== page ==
DATAx presents: Empowering women to tackle tech's gender disparity

Lynette Pathy, advisory board member for the Singapore chapter of Girls in Tech, sits down with DATAx to discuss how to empower women working in tech, tackling "imposter syndrome" and what makes Singapore stand out as a global tech hub

13Feb

Girls in Tech, a global non-profit organization with the aim of putting an end to gender inequality in high-tech industries and startups, is helping to change cultural and workplace attitudes within the historically male-dominated tech field.

The organization, established in San Francisco in 2007, aims to empower women by inspiring them to innovate and use their own voices to build the futures they desire. With 60 chapters around the world, and more than 100,000 members in 36 countries, the group looks to utilize the power of community and technology to encourage networking, knowledge sharing and business partnerships among females within the tech space.

Ahead of her participation in the Women Leadership Panel – Becoming a Female Data Leader at DATAx Singapore this March, we speak with Lynette Pathy, advisory board member for the Singapore chapter of Girls in Tech, about the hurdles women entering tech face, how to ensure women are better represented within the industry, and what she believes makes Singapore stand out as a destination for startups.

DATAx: What are the biggest hurdles facing women looking to enter the data field, especially in Singapore and the wider Asian marketplace?

Lynette Pathy: One such challenge is the inclusion between females and males, as women tend not to be as forward as their male counterparts and are then often overlooked for career opportunities. "Imposter syndrome" is definitely another struggle women face more than men and they often lack the support of mentors or role models to help nurture them. Personally, I've felt that having mentors, both male and female, is crucial to success.

DATAx: Is enough being done to encourage women to enter the male-dominated tech space and what can you tell us about the work Girls in Tech has conducted to ensure women are better represented within the industry?

LP: While I think there is a lot more being done than before, I don't think we're quite there yet. Though numbers are increasing, the industry is still heavily male-dominated. With Girls in Tech, we're always looking for ways to help everyone feel empowered in STEM, through different types of workshops, talks, hackathons, mentoring and more, focusing mainly on young women who are looking to enter the tech space.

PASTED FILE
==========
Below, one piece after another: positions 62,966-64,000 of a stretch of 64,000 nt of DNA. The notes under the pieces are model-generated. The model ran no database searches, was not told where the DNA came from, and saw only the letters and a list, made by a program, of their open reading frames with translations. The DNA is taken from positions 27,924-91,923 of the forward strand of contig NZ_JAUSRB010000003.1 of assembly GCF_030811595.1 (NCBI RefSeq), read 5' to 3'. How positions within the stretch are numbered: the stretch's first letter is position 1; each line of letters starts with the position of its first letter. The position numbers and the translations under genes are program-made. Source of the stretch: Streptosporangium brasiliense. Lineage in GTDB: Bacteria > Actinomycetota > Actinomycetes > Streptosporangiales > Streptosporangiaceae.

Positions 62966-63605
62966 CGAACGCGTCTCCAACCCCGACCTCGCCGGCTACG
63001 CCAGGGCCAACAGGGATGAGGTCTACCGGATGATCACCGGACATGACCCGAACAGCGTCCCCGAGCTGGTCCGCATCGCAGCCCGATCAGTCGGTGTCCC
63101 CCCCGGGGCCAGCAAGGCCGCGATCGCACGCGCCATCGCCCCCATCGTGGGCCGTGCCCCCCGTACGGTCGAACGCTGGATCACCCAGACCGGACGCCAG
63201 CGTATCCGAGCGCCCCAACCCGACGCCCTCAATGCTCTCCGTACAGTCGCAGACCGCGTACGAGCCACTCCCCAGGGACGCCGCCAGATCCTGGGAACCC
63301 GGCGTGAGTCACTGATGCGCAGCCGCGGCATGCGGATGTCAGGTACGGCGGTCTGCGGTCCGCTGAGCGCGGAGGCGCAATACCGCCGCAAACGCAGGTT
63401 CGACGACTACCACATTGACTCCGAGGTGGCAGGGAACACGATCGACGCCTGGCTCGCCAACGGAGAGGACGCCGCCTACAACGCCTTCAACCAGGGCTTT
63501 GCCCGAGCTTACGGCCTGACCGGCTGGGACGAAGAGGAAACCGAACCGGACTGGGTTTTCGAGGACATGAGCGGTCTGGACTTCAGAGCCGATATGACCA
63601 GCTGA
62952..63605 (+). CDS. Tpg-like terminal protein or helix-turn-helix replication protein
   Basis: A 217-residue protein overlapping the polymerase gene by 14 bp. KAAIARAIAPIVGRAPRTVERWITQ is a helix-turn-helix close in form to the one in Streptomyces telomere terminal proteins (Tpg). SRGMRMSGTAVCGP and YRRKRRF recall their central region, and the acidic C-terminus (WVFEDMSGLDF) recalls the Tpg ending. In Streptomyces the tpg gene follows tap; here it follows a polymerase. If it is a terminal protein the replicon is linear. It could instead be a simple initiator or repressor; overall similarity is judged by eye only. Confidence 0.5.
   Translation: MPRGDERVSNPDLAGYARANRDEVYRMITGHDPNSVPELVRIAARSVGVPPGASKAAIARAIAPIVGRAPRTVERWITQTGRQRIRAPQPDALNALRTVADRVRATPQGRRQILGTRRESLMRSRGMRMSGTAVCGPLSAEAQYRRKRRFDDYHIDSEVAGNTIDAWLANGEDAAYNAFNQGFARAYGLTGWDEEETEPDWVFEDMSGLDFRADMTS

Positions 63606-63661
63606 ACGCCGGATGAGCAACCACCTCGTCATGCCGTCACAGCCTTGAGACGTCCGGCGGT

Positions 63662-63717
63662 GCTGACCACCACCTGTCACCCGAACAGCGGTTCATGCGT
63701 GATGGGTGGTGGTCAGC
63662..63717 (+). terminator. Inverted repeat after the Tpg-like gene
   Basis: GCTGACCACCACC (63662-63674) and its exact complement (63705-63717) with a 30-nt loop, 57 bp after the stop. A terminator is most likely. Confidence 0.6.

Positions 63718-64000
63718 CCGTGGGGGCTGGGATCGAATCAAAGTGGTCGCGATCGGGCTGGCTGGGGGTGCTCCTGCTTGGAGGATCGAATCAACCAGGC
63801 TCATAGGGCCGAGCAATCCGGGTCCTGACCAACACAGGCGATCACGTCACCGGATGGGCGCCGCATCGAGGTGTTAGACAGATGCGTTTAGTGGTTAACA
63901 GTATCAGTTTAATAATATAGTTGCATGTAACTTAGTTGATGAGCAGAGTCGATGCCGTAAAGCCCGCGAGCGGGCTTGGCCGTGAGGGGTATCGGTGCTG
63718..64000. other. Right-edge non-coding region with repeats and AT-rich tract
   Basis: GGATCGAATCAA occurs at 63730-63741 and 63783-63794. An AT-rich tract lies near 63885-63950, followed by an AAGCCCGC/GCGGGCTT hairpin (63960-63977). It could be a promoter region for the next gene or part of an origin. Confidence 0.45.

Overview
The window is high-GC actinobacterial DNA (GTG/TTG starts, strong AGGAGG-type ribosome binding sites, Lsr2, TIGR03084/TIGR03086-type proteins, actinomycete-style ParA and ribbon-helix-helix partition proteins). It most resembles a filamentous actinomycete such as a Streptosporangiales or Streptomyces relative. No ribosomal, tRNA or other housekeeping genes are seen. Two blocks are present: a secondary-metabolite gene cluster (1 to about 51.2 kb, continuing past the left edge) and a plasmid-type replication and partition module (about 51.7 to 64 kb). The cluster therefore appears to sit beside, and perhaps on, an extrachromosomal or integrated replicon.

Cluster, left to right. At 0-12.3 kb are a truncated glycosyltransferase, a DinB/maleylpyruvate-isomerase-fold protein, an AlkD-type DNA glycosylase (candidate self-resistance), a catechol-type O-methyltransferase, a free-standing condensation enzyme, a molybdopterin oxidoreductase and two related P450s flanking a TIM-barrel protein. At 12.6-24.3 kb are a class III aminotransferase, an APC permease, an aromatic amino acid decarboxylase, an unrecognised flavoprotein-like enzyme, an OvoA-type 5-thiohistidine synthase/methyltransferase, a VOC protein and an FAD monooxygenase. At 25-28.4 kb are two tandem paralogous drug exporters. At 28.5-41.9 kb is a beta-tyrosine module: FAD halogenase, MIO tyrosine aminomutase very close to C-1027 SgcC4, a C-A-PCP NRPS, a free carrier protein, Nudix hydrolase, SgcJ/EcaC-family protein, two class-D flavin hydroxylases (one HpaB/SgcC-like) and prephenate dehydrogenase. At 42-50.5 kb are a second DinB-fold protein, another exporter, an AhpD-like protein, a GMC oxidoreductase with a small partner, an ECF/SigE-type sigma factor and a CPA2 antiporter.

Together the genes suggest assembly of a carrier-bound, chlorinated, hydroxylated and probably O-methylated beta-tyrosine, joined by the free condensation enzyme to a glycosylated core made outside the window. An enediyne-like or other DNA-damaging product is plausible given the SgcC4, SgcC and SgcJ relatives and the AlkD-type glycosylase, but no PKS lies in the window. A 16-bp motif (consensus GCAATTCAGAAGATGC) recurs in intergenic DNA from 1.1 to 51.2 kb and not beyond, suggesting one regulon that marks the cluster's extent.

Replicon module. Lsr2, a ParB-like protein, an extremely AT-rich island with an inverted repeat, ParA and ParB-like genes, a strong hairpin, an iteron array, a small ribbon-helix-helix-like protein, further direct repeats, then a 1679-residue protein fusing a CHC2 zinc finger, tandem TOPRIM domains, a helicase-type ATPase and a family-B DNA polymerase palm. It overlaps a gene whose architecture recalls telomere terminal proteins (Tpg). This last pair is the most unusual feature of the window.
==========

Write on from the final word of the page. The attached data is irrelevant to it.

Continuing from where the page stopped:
DATAx: What does leadership in the data world mean to you and what advice would you offer someone entering a data leadership role working within the Asian tech space?

LP: Leadership in the data world (and in any other world) is about having humility, compassion and integrity. All the best leaders that I know have all these traits and more. The advice I'd give is to be humble, know that you can learn from your team as much as you can learn from your peers and superiors.

DATAx: What are the biggest differences you've noticed about your industry's attitude towards AI today, compared to when you first entered the field?

LP: In the tech industry, change and adoption has been quite rapid. People in the tech industry are much more open to new technologies, with AI being something everyone is quickly adopting.

DATAx: In your opinion, what makes Singapore stand out as a location to establish and build up a tech startup?

LP: Singapore is a great location for tech, given the amount of support provided from the government and other associations to help support and nurture companies to be successful, compared to other countries. The growth in the number of startups and tech companies in Singapore should be testament to that.

DATAx: Can you tell us what the audience can expect to learn during your session at DATAx Singapore in March?

LP: During the Women Leadership Panel, we hope the audience can learn from our panelists on how to succeed as a woman data leader for women who are thinking about moving into or furthering their careers in data, as well as how men can play a crucial role in being allies and sponsors.

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